Bruce Gonzales, regional business director at Kardex Remstar, doesn’t see that trend letting up anytime soon. “Order profiles are changing and everyone wants their shipments immediately,” says Gonzales, who is also seeing increased demand for storage systems that can handle large, bulky items (for example, those goods that are larger than the standard pallet). Without much floor space to spare, warehouse operators are looking upward and wanting to make better use of their vertical space.

To meet that demand, Kardex Remstar manufactures vertical lift modules (VLMs). The company also offers a Cloud-based Remote Support platform that continuously monitors the status of installed systems and remotely maintains them as needed. Gonzales says the software helps companies optimize their AS/RS investments by continually honing and adjusting them over time.

“When you design a VLM, it’s crucial to slot materials wisely for fast and accurate picking,” says Gonzales. Those requirements can change over time as the market shifts or other outside forces come into play. When that happens, the original setup doesn’t necessary shift along with those changes. “With Remote Support, we can let a company know that it’s using one VLM 90% of the time and hardly using its other two modules,” Gonzales says, “and that’s time to re-slot and get everything rolling like a well-oiled machine.”

No new space available

With CBRE Research estimating that every $1 billion incremental increase in e-commerce sales will translate into demand for an additional 1.25 million square feet of warehouse space—and with net absorption of industrial space on track to reach nearly 250 million square feet this year—the race to balance growing e-commerce fulfillment orders with less physical space is on.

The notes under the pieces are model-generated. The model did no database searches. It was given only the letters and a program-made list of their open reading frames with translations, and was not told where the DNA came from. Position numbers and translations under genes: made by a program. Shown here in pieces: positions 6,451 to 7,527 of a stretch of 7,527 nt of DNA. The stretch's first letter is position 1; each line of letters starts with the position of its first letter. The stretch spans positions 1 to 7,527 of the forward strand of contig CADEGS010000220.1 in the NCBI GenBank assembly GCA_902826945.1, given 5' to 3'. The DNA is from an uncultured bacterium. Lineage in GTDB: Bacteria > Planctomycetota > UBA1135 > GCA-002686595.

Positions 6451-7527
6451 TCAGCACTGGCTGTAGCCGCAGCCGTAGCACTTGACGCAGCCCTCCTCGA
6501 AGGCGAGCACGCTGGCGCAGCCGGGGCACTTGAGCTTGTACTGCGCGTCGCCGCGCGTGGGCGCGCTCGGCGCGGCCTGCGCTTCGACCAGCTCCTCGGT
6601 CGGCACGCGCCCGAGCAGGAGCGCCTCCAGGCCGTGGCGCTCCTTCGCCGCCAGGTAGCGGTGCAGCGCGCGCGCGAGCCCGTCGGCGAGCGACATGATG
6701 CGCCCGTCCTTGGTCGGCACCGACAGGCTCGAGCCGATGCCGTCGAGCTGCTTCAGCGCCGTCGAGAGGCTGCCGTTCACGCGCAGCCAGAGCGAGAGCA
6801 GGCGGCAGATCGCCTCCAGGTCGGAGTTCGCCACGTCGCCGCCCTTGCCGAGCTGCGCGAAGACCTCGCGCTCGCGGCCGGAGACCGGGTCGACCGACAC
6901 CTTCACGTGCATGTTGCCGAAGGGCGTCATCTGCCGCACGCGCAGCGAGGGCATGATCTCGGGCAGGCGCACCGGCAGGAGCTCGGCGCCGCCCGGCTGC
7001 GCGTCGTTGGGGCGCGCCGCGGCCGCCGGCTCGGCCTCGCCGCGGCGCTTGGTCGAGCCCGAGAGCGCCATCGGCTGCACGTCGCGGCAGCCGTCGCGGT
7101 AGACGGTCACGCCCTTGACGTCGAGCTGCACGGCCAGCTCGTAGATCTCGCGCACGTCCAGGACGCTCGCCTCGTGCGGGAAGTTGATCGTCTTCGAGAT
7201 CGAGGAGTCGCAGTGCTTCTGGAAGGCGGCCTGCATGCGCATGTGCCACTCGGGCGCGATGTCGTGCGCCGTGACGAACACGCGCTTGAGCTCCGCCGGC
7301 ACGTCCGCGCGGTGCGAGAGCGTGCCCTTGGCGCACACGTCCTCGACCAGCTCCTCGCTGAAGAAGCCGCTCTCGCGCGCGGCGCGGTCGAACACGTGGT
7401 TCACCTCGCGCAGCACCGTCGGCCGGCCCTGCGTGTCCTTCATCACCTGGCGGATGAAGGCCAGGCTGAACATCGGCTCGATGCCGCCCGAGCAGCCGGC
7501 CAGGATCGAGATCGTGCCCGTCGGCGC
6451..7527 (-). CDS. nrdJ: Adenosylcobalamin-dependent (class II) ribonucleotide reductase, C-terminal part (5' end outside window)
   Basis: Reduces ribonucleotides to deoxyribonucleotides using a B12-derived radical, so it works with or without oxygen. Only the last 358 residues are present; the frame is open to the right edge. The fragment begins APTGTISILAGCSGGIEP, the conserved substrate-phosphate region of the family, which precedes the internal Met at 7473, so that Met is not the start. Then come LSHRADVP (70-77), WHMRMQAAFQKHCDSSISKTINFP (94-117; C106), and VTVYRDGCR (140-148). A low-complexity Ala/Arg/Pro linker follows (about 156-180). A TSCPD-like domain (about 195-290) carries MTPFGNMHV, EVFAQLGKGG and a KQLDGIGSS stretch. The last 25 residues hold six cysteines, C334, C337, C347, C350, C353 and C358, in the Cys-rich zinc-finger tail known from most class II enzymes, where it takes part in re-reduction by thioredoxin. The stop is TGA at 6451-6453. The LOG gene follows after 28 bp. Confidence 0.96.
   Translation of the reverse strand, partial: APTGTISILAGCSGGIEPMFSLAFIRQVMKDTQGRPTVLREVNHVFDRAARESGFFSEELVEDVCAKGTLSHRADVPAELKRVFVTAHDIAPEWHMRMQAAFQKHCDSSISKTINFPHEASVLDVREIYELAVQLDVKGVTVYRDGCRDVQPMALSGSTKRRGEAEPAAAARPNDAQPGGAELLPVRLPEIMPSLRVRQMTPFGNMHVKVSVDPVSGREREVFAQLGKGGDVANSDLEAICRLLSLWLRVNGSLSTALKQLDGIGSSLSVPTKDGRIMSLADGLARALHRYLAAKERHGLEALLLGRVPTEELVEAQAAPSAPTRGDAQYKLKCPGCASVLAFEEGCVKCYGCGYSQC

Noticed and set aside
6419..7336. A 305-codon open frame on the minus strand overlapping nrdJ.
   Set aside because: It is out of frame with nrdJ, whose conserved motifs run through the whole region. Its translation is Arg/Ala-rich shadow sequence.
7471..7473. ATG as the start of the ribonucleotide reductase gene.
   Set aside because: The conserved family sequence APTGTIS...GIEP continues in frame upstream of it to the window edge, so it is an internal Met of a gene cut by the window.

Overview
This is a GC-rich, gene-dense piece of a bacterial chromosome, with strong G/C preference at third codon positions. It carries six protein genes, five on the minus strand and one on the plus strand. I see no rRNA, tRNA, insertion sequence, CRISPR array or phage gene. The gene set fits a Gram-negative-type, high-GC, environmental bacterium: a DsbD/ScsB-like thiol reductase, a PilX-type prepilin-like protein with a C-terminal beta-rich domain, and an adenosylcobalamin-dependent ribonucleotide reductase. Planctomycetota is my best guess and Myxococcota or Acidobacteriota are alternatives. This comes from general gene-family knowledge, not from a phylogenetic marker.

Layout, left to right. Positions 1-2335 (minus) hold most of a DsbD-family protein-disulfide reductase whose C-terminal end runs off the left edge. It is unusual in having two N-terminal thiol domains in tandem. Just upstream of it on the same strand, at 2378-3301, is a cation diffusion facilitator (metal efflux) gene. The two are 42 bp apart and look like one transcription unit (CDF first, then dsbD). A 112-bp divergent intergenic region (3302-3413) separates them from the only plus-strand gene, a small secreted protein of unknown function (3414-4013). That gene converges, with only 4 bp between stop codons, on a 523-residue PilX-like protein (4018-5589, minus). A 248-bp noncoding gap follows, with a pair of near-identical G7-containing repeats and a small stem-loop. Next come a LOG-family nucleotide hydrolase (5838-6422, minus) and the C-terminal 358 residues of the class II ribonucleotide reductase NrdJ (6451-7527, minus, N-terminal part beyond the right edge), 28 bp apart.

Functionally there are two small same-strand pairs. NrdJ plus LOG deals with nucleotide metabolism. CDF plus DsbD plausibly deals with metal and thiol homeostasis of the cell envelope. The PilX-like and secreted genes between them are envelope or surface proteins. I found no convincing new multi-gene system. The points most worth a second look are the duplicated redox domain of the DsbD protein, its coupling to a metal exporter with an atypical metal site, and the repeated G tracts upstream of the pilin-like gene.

“It’s going to be hard to get new space in the short-term,” says Swisslog’s vice president of sales and consulting Robert Nilsson. “Because of this, companies need to be more efficient with their storage at a time when they can’t afford to run out of inventory.”

Companies looking to achieve this balance are turning to Swisslog’s AutoStore for help, Nilsson says. This automated system, which is made by AutoStore and implemented by others, uses robots and bins to process small parts orders, enabling direct stacking of bins on top of each other and storage of multiple SKUs in a single bin. Swisslog’s new CarryPick automated storage and picking system finds a swarm of mobile vehicles (KMP600) navigating on a grid to deliver mobile racks to workstations for picking and reducing the travel path for workers.

When shopping around for these types of AS/RS solutions, Nilsson says companies should look for automation that can handle the desired level of speed and throughput. Remember that automation is a complex animal that includes equipment, devices and software, and that those components are all interdependent. And once the components are in place, make sure you have a plan in place for maintaining the equipment and maximizing your investment over time.

“Consider how much support you can do yourself, and how much support you need from your suppliers,” Nilsson advises. “Then, find a technology partner that either takes a proactive approach to keeping your system running and making practical suggestions, or that steps back and lets you manage it (if so desired).”